Then just yesterday, as I sorted through the mail, I was reminded by charityialsolike about our monthly contribution. Ironically, the full amount of our gifts for charityilike and charityialsolike are equal. The gift to charityialsolike is guilt-free and pretty painless in our current situation. I thought, “Duh? Why didn’t I think of that earlier?” Instead of inaction in paying my pledge, I can call and let them know it will be paid differently, on a monthly schedule.

Anyone else feeling silly for me?

Giving is important to me and my family. It’s something we want to teach our children; its something I really don’t want to give up doing. As we weather this time of financial uncertainty, I don’ t need the added discomfort of feeling guilty for not giving. (I can manage enough guilt during normal day-to-day operations.)

Whew…see that flying over there? That’s my guilt lifting off my shoulders… and it’s that general feeling of lightness that I enjoy when I am able to give.

Tuesday, August 26, 2008

What's In A Name?

Guest Blogger: Amy Sinykin, Special Projects & Operations

I’ve been thinking a lot about names recently. Not actual detailed names but the process of naming something. Names are so important. The name of a child can impact his/her entire life. And, just last week, my neighbor and I were discussing how my new (but used) car didn’t fit my personality. It’s gray…like 80% of the other cars in our parking lot. I began to think that I needed to align my car with my personality by giving it a name. That’s some kind of power, the naming process.

Yet, in my ruminating about the naming process, I clearly remembered that names don’t always tell the entire story. My husband and I named our daughter Brooke. It’s a nice name, but our family knows that 99% of why we named her Brooke was because my husband loves to fish for trout, brook trout. Every time we see a brook trout, we are happily and warmly reminded of something we love. (Sometimes it’s, well, trout. And, sometimes it’s our spit-fire little 2 year-old.)

Just yesterday, I realized that this ability to describe who we are through a name can be even more powerful with charities. A very nice, well-intentioned woman called me because she wanted to give to an organization that supported individuals with breast cancer. She had received a call from an organization that sounded perfectly appropriate. But, she took a moment and decided to call the Council for more information. So, I looked up charities using the key word Breast Cancer. (In our research, we found more than 200 organizations with breast cancer as key words.) Can you tell the difference between these two organizations based on their name?



Upon further research, the caller and I realized that clearly, names don’t always tell the whole story. Let’s look at some of the fairly simple financial information from the Minnesota Attorney General’s database.


  • To offer emotional and spiritual support to those battling breast cancer, as well as their family members and friends.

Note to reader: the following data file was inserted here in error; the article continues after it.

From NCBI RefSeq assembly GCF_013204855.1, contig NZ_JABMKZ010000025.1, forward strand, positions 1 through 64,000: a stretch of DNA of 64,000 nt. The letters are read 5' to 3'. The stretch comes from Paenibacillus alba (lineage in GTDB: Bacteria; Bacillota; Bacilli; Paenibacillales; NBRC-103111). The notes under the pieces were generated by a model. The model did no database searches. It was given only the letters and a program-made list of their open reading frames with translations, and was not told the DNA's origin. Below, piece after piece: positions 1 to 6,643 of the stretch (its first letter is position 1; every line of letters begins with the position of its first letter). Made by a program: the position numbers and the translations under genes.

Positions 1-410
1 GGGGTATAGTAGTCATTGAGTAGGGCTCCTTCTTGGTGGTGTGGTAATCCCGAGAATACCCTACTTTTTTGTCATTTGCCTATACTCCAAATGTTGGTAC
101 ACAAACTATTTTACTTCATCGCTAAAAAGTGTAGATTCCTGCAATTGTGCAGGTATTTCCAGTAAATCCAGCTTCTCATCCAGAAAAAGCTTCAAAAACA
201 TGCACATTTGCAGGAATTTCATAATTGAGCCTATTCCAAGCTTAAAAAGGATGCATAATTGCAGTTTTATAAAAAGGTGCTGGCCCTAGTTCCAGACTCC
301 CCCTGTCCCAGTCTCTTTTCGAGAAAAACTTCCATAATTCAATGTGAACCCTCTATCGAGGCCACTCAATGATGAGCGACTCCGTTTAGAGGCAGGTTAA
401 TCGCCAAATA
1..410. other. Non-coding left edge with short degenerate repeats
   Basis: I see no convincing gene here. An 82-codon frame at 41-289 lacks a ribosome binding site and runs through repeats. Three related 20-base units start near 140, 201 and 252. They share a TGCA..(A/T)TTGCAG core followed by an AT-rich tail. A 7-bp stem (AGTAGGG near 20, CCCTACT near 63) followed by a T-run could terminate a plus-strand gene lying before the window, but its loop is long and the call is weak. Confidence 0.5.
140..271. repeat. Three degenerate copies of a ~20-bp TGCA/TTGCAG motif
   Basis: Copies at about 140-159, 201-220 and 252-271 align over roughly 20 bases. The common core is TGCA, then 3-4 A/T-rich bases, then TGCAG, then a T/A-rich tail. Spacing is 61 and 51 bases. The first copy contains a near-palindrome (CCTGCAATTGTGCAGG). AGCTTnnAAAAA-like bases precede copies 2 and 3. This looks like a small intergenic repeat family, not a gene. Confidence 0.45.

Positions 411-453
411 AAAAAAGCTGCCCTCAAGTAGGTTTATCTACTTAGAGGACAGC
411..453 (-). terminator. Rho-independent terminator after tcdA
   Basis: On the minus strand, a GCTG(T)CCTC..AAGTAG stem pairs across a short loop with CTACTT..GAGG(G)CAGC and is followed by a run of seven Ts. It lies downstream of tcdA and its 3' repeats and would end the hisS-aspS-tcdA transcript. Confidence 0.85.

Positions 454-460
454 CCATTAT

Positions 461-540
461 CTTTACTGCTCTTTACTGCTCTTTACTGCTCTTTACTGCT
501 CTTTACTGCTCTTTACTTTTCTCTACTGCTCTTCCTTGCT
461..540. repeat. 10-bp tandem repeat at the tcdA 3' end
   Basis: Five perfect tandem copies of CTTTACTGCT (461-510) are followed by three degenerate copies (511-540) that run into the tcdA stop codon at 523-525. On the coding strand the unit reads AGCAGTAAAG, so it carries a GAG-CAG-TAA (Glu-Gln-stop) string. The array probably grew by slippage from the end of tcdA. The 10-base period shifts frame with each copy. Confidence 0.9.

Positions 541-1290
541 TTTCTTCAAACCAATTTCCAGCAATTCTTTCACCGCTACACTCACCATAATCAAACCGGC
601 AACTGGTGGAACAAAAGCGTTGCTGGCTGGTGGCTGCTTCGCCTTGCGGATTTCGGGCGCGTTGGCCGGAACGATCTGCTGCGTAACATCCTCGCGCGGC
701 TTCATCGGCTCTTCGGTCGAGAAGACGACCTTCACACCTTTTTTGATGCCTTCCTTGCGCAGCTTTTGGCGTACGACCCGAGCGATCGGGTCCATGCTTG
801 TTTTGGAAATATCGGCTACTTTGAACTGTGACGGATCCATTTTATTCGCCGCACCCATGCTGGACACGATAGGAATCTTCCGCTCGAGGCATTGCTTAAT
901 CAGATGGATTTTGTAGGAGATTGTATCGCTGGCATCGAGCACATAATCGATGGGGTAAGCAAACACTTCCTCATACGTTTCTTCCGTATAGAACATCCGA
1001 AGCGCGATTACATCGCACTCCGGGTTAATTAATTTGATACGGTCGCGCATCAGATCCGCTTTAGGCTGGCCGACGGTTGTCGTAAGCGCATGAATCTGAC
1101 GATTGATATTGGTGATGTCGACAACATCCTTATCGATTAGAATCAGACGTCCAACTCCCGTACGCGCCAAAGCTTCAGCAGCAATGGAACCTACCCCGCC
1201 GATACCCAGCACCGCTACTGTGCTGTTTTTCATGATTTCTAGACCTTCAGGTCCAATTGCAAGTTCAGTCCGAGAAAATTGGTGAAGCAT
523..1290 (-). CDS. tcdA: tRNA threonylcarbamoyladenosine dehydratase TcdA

• 3 Year Average of Charity Expenses: 19.5% Programs, 80.5% Other = (13.9% management + 66.6% fundraising )
  • Total Revenue in 2006: $1,749,251


  • To save lives by increasing awareness of breast cancer and by providing funding for free mammograms for needy women
  • 3 Year Average of Charity Expenses: 79.9% Programs, 20.1% Other = (13% management + 7.1% fundraising )
  • Total Revenue 2007: $6,204,686

There is always so much more to a name than just a name. (And, no name yet for my car. Suggestions welcome.)

Monday, August 4, 2008

Fundraising in the Workplace

Check out the recent Pioneer Press article “Charity or Shakedown” about fundraising in the workplace. Is on-the-job fundraising a blessing, an annoyance — or a subtle threat? What do you think? What have you encountered in your workplace?

Wednesday, July 9, 2008

Are we in a Public-Trust Recession too?

At our June 18 Annual Forum, national expert Paul Light of New York University got people's attention. He believes there's a looming crisis of confidence in nonprofits that the sector isn't taking seriously enough.

Donors give less than they would otherwise, he says, because they feel nonprofits don't spend money wisely. Given the economy's double whammy on charities -- increased need for services while funding is threatened -- this prevailing suspicion comes at the worst possible time.

Professor Light makes his case in a compelling way (complete with comic relief, mind you). But his picture is bleaker than mine, though I do applaud his message. Human nature what it is, we tend to not act until we're convinced things are near-hopeless. I also applaud his Rx for charities to increase trust: show donors that their contributions lead to measurable, positive, substantive change.

My view: there's no doubt that we live in a skeptical era, particularly when it comes to established institutions. After all, we're treated to a steady barrage of fraud and greed news stories. So if you ask people whether an organization wastes money, they're likely to say, "Sure." But at the Council, we have daily interaction with people who trust the charities they support - they just want reassurance that their contributions will be well used. And we also have daily interaction with charities that take their donors' trust seriously and work to be transparent in all their activities.

What's your view? Do you trust charities less than you used to? If so, does it cause you to give less? In either case, do you give less because of the economy? And what can charities do to encourage you to give more?

Tuesday, April 22, 2008

More on The Big Give

Guest Blogger: Amy Sinykin

A recent criticism by Joshua Horwitz, the executive director of the Educational Fund to Stop Gun Violence, in Washington, articulates many of the comments made about the show throughout the philanthropy and nonprofit sectors. I don't agree with Mr. Horwitz criticism entirely. (I'm Minnesotan, of course, anger sometimes turns me off...). He very articulately captures several points about the Big Give that reflect many of our thoughts at the Council:

"Oprah's last words on the show Sunday night were to encourage the television audience to "give big," which is a worthy goal, but the television program failed to show average Americans how they can become effective and strategic philanthropists.